2. Consider the source of the Christian's strength. "In him." By virtue of our vital union with Christ we have access to the true Source of strength. Christ infuses strength into us:

(1) By his teaching.

(2) By his examinee of holy patience and forbearance.

(3) By the moral influence of his death as a reed sacrifice for sin.

(4) By the abundant bestowed of his Holy Spirit.

Thus the believer becomes "strong in the Lord, and in the power of his might."

IV. THE SIGNIFICANCE OF THE APOSTLE'S STATEMENT.

(1) It was at once a declaration of experiences and

(2) an expression of gratitude. - T.C.







But I rejoiced in the Lord greatly
I. HE ACKNOWLEDGES THE GIFT — rejoicing in the spirit that prompted it; expressing his contentment and confidence in God; confessing the seasonable nature of the supply.

II. HE COMMENDS THE GIVERS for their special and repeated generosity; exemplification of the spirit of Christianity; acceptable sacrifice to God.

III. HE ASSURES THEM OF AN ABUNDANT RECOMPENSE. God is rich; will supply all their need; by Christ Jesus.

(J. Lyth, D. D.)

I.SEES GOD IN EVERY BENEVOLENT ACTION.

II.REJOICES IN THE SPIRIT THAT DICTATES IT.

III.PUTS THE HIGHEST VALUE ON THE GIFT.

(J. Lyth, D. D.)

They had revived, he says, or more exactly — for the figure is taken from the beautiful burst of spring — they had, like a tree long bare and frost bound, put forth new sprouts and shoots under the genial influence of God's rain and sun shine; they had thus sprouted and germinated afresh, after a season of apparent deadness, in their care or thought for him. But no sooner has he written the word than he feels, with that quickness and delicacy of perception which is one of the great charms of his character, that the expression may seem to involve a reproach for the lateness or tardiness of their offering; and therefore he adds instantly, that he knows that they had all along been thinking and caring for him, and had only wanted the opportunity of actually showing and proving it. For this he rejoiced in the Lord. Their kindness had given him a pleasure, not as a man only, but as a Christian. And he goes on to tell them why.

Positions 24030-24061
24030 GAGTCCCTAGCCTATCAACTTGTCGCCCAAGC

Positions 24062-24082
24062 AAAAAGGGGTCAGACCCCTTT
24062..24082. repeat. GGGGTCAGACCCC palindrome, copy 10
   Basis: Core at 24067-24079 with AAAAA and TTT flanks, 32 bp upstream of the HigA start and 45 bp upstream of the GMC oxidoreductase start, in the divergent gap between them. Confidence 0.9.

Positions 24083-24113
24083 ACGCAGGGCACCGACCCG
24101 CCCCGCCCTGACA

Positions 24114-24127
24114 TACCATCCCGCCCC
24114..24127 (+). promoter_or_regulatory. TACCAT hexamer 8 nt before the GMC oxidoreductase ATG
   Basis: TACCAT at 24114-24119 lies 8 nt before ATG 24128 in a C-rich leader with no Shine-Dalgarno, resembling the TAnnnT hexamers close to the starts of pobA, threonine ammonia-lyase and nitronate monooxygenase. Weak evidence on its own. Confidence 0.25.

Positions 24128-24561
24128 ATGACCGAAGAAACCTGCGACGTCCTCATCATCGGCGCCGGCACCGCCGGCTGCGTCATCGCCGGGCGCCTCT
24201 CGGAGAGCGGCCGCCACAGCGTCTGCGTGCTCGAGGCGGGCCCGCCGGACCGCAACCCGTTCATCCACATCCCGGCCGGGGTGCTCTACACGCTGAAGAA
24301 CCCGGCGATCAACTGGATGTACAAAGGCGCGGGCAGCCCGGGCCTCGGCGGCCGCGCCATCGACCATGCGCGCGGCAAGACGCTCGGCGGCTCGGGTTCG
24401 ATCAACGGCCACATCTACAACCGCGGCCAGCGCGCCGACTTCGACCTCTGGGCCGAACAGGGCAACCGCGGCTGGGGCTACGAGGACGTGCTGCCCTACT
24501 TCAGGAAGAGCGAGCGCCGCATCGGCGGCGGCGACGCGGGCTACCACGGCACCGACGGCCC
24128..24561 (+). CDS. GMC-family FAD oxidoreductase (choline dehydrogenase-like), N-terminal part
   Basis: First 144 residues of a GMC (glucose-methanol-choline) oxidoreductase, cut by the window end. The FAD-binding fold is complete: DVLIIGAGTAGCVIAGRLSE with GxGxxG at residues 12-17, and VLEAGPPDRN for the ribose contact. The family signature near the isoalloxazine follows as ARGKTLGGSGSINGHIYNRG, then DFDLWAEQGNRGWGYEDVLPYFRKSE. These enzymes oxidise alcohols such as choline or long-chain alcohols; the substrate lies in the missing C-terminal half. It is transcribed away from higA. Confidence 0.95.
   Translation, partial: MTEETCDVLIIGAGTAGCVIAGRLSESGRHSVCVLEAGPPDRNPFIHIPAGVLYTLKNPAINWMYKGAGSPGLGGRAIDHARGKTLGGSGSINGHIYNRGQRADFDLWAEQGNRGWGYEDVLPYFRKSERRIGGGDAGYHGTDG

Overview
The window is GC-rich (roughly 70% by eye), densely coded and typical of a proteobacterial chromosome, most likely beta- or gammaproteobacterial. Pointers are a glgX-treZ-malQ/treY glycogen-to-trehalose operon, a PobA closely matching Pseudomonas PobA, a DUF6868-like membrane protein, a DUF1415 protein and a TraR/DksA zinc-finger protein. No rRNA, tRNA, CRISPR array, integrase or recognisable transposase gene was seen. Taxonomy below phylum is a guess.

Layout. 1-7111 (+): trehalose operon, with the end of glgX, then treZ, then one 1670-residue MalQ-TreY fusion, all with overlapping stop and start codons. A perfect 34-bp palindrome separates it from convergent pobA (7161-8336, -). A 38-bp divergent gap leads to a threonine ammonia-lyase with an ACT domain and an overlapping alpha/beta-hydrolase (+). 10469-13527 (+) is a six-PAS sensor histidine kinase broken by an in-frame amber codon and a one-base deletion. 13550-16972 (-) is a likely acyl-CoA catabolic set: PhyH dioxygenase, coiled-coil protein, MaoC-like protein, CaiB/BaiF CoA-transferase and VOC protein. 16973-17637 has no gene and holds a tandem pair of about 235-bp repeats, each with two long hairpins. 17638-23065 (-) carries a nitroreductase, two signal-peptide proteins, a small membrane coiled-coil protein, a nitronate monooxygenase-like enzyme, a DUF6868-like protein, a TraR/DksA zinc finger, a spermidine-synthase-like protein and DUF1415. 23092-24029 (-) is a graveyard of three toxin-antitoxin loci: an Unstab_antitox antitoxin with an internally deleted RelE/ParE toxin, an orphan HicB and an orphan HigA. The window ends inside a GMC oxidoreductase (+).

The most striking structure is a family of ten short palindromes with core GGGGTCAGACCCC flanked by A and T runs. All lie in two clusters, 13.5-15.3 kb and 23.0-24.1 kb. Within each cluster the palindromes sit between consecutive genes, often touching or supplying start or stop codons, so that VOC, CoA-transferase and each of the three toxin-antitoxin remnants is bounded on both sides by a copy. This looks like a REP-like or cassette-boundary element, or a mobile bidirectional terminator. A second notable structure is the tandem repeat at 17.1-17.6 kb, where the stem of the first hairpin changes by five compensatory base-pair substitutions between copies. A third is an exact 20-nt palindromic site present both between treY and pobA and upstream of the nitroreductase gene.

(Dean Vaughan.)

Biblical Treasury.
A brief and simple, but very expressive, eulogy was pronounced by Martin Luther upon a pastor at Zwickaw, in 1522, named Nicholas Hausman. "What we preach," said the great reformer, "He lives." A good woman who had been to the house of God was met on her way home by a friend, who asked her if the sermon was done. "No," she replied, "it is all said; it has got to be done."

(Biblical Treasury.)

Opportunity is like a favouring breeze springing up around a sailing vessel. If the sails be all set, the ship is wafted onward to its port; if the sailors are asleep or ashore, the breeze may die again, and when they would go on they cannot: their vessel stands as idle as a painted ship upon a painted ocean.

The beautiful drosera, or sun dew, lifts its tiny crimson head. The delicate buds are clustered in a raceme, to the summit of which they climb one by one. The topmost bud waits only through twelve hours of a single day to open. If the sun do not shine it withers and droops, and gives way to the next aspirant. So it is with the human heart and its purposes. One by one they come to the point of blossoming. If the warmth of confidence and hope glow in the heart at the right moment, all is well; but the chill of hesitation or delay will wither them at the core.

(J. Denton.)